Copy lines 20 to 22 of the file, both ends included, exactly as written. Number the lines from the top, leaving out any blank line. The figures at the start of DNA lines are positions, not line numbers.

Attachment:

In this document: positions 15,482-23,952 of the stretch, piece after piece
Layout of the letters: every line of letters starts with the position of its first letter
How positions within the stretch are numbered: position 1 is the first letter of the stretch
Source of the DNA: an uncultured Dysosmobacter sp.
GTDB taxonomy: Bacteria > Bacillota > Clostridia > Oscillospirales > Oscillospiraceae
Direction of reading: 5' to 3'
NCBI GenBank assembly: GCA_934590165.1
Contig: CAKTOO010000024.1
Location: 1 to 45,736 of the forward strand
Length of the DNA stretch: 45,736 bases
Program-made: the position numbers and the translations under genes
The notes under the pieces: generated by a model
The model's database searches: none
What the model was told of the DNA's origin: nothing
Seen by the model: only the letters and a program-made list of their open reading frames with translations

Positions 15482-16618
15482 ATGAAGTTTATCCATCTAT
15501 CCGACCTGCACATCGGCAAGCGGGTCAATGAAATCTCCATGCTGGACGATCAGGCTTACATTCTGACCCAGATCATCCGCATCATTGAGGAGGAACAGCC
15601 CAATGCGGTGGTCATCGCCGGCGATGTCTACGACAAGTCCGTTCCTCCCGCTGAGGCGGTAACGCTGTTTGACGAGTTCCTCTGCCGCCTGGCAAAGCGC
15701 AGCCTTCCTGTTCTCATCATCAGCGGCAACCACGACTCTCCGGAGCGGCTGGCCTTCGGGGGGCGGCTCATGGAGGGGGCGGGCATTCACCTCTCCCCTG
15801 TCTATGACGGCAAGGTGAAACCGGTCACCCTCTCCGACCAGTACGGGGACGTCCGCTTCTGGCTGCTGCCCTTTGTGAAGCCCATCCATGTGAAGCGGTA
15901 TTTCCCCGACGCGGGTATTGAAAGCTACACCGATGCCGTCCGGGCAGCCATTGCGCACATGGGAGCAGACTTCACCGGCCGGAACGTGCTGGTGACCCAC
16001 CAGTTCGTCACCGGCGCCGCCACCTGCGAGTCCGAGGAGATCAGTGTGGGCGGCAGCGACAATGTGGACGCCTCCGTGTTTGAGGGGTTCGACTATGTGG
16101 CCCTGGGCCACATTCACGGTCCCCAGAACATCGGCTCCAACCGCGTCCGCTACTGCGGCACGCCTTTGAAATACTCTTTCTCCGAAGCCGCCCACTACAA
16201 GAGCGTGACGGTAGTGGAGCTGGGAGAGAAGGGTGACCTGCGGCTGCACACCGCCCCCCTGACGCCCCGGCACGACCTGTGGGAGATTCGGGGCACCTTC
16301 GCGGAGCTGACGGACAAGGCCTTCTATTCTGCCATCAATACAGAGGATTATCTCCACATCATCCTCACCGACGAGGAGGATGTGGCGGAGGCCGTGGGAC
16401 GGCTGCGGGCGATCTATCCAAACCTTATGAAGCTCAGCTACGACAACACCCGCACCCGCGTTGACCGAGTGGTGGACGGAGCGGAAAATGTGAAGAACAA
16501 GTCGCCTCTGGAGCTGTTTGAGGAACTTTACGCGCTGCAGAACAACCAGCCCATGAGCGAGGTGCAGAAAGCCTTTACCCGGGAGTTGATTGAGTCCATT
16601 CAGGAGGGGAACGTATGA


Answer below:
15701 AGCCTTCCTGTTCTCATCATCAGCGGCAACCACGACTCTCCGGAGCGGCTGGCCTTCGGGGGGCGGCTCATGGAGGGGGCGGGCATTCACCTCTCCCCTG
15801 TCTATGACGGCAAGGTGAAACCGGTCACCCTCTCCGACCAGTACGGGGACGTCCGCTTCTGGCTGCTGCCCTTTGTGAAGCCCATCCATGTGAAGCGGTA
15901 TTTCCCCGACGCGGGTATTGAAAGCTACACCGATGCCGTCCGGGCAGCCATTGCGCACATGGGAGCAGACTTCACCGGCCGGAACGTGCTGGTGACCCAC